After two competitive seasons in 1989 and 1990, Williams and Renault were keen to move up to the next level for 1991 and compete for championships.
Adrian Newey‘s arrival heralded a new dawn at Williams that would be the beginning of the team’s most successful period and introduce a new level of technical sophistication to F1 not seen before.
“[The FW14] was a good car from the word go with a lot of geometric relevance from the Leyton House cars because of Adrian’s presence.” said Patrick Head.
In testing the car showed sufficient potential to persuade Nigel Mansell to postpone his retirement and return to the team as #1 driver for a further two years.
Because of the technical complexity of the FW14, the early part of the 1991 season was compromised a the car suffered from a plague of mechanical issues while the team mastered the semi-automatic gearbox and its other wizardry.
Meanwhile, Ayrton Senna in the McLaren won the opening four races giving him an ultimately unassailable lead in the World Drivers Championship, despite Williams drivers Mansell and Patrese winning seven races between them once the team got on top of the FW14’s gremlins.
Mansell/Williams finished the 1991 season in second place to Senna/McLaren in both the World Drivers and World Constructors Championships.
For 1992, the reliability of the FW14B was much improved and it was the class of the field. The only real difference to the appearance of the car was a slightly longer front section and two protrusions connecting the monocoque to the pushrods, housing the active suspension hardware.
“The main difference between the FW14 [used in 1991] and the FW14B was the active suspension.” said Patrick Head.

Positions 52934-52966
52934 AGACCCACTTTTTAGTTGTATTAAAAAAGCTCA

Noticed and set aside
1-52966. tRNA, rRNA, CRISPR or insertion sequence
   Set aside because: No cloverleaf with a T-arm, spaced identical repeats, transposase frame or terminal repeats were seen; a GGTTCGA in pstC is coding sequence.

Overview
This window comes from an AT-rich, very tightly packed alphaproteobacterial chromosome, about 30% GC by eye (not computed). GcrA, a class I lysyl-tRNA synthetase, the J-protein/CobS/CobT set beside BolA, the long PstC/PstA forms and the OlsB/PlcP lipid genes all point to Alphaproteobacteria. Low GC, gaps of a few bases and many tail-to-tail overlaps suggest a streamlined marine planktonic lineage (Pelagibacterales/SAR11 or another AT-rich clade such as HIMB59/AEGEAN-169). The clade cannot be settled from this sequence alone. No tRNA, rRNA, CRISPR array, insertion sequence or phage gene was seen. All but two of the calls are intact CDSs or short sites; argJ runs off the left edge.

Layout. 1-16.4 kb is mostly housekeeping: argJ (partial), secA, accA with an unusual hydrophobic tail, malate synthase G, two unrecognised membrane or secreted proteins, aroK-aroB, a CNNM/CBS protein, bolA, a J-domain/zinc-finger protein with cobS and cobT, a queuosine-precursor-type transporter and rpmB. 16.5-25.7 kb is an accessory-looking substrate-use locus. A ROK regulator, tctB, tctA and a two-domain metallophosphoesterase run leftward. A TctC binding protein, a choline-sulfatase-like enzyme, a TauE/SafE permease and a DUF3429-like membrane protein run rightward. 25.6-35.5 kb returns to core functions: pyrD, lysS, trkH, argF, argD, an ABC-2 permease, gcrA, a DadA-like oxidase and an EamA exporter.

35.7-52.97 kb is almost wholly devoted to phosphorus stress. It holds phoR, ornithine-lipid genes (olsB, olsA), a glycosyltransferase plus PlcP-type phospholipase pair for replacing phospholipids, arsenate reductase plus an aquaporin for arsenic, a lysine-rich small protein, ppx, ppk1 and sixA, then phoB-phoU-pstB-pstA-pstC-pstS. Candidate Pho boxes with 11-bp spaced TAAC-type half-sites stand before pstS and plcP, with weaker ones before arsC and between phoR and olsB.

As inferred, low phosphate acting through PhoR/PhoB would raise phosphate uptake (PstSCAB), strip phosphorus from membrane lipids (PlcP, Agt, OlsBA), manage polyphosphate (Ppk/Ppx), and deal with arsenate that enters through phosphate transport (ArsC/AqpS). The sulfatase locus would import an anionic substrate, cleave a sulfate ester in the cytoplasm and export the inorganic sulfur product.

“It’s remarkable looking back on the programme now – In 2011, we were running the 12th model of the front wing by the end of the year, but on the FW14 the aerodynamic modifications were minimal.”
Williams’, and in-particular Mansell’s dominance in 1992 was such that in qualifying for the British Grand Prix, Mansell’s qualifying time was 2 seconds quicker than Patrese, who, in-turn, was a second quicker than the rest of the field.
For some reason, Formula 1 historians seem to lament this season as being a victory of technology over racing, and yet seem to laud the 1988 season when McLaren-Honda were equally dominant, and yet two thirds of the field were hamstrung with engines delivering 40bhp less.
Williams went on to win both titles in 1992, and found itself at the centre of a scramble between the world’s top drivers to become the next Williams World Champion.
Williams FW14 Specs
|Designed by:||Patrick Head & Adrian Newey|
|Year(s) active:||1991, 1992|
|Official entrant:||Canon Williams Team|
|Drivers:||Nigel Mansell, Riccardo Patrese|
|Engine:||Renault normally aspirated 3.5 litre V10|
|Transmission:||Williams 6 speed semi-automatic|
|Preceded by:||Williams FW13|
|Succeeded by:||Williams FW15|
Williams FW14 Results